I’ve always had a select few good friends, rather than a large group – I think partly because of my shyness. I have a small nucleus of people I rely on when life gets tricky.
I have no contact with anyone from school. My friends are largely in the same type of work as I am, so we understand each other’s schedules. I can drop in and catch up straight away. I met a particularly close friend when we turned up in the same theatre company and both felt the other was somebody to be reckoned with. I can tell her how I’m feeling and she’ll respond with whatever I need to hear. Not patronising, not pandering, but something useful – that relationship is a great feeling and it’s about trust.
I shed friends, too, when I’ve felt I’m in their company for the wrong reasons. This business is full of friendships that are fleeting, and they’re none the worse for that: there are relationships that are great, but when the work is finished, there’s no need to continue because real life isn’t the acting job you’ve just done.
My ideal evening with friends is dinner and conversation, where we’re relaxed enough to make fun of each other, to joke around. I’m also very grateful for my friends’ acceptance of the not-so-attractive side of myself. I look to a good friend to challenge me, to bring me up on something and have a conversation about it.
Female friendship brings a huge amount to my life. It’s terribly important because men are so different. When I went out into the world and started working, I was young and vulnerable, so I formed immediate strong bonds with women along the way. Over the years I’ve also started to forgive friends for their faults and their frailties – I love them for who they are, even though they sometimes disappoint me. I get advice from all my friends. I’m bad at taking it, but I don’t trust my own instincts so I have to sound out my friends.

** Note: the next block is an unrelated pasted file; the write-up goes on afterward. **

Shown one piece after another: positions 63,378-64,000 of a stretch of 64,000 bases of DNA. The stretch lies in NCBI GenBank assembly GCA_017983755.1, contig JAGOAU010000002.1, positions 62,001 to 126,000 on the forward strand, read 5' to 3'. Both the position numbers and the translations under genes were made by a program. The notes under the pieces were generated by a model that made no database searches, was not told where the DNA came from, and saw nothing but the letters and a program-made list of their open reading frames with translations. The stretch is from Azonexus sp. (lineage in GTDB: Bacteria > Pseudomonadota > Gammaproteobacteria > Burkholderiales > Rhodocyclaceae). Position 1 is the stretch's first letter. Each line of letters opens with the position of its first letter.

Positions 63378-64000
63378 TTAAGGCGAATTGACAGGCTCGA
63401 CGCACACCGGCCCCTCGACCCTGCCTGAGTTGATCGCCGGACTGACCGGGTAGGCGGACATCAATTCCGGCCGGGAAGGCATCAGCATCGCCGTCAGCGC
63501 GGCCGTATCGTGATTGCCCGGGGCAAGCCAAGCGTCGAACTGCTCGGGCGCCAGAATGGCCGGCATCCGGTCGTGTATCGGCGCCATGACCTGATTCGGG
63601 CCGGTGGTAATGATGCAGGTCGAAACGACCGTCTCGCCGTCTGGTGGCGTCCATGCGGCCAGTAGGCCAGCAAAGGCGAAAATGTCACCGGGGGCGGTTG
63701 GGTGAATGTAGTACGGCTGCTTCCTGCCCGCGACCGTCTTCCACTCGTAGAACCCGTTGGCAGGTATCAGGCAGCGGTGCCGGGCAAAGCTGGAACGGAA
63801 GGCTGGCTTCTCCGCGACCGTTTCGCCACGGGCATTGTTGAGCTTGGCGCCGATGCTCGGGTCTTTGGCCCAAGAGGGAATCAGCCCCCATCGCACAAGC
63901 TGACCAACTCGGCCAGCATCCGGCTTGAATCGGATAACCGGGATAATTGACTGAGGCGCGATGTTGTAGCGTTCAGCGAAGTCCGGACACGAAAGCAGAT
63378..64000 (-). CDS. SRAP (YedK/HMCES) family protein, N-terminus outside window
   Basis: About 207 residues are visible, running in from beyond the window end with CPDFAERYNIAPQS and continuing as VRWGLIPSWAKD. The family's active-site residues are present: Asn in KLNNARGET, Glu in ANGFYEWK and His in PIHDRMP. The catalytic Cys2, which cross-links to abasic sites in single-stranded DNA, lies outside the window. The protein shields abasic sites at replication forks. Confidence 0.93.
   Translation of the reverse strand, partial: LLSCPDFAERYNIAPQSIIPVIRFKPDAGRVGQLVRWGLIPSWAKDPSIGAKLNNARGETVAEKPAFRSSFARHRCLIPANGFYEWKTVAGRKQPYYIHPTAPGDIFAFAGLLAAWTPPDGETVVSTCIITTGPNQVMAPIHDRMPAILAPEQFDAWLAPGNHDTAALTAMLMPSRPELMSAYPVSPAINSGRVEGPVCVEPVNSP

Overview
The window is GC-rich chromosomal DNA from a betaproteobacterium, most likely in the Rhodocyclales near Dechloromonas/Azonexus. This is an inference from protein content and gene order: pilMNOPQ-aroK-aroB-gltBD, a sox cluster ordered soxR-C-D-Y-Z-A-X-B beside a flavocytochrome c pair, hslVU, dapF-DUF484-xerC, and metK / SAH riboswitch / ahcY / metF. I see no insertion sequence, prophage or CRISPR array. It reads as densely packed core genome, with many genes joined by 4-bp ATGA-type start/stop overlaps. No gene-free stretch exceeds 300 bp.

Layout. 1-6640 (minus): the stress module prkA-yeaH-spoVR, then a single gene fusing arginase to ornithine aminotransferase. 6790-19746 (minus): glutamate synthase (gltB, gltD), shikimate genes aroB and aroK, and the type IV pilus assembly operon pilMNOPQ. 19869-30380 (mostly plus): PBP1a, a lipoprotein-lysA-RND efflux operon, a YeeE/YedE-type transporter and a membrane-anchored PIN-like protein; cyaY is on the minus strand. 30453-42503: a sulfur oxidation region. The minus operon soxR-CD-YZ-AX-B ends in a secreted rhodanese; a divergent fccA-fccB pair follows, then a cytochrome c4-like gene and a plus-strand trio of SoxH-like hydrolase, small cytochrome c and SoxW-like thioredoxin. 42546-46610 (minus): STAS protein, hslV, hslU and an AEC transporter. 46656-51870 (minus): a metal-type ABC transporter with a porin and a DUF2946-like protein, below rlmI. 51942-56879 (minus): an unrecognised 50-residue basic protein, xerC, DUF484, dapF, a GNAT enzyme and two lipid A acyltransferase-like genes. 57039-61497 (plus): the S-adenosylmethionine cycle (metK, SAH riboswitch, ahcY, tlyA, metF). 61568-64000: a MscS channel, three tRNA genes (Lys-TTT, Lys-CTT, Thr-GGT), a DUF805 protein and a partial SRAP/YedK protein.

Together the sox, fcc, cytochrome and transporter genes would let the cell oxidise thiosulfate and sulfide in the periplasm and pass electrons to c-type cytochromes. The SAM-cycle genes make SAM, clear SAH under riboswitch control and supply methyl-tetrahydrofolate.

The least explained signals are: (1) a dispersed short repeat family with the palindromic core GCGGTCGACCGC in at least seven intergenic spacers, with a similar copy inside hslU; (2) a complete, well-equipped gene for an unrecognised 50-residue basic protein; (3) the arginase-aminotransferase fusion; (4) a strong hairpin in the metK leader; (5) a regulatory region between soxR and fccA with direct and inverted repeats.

I don’t see my girlfriends very often, but when we meet up we slot into each other’s busy day and talk about our experiences, what’s happened recently. Also, the older we get, the more operations we seem to have, so we talk about those!
I have one wonderful friend whose company I adore, but she lives in New York – so when she’s over here, I grab her for a day. And I have another friend in London whom I don’t see often because she’s always working, but when my dad was dying she was incredibly supportive. I didn’t expect that after such a long time of not seeing her. In this industry, my friends have to be understanding about me going off the radar if I’m doing a play or filming because it can be very intense. But we always manage to pick up where we left off.
It’s so important and thrilling to have a girlie night with my friends, whether we meet up to watch the Strictly final or have dinner. I love keeping up with developments in their lives, be it children or work, and they’re a great support network and beacon of stability, especially the ones I’ve known for a very long time.
A lot of my friendships date from the early days of my career. We were all just starting out in acting, so I felt a connection with them. I recently had lunch with a couple of chums with whom I toured in panto in the mid-1970s. We used to get into all sorts of scrapes and hilarious scenarios I really shouldn’t mention! We often hark back to those days when we were young and gorgeous, turning heads.
I don’t get to see my friends as much as I’d like to. It was easier when we were younger and not all involved with partners. One very close friend from my schooldays lives in Scotland – I might not see her for donkey’s years, but when we meet it’s like we’ve never been out of each other’s company, we fall back into our friendship so easily. I know who I am by this stage in my life, and I know who my friends are, so my friendships are easy and nourishing to the spirit.
Girlfriends is on Wednesday 3rd January at 9:00pm on ITV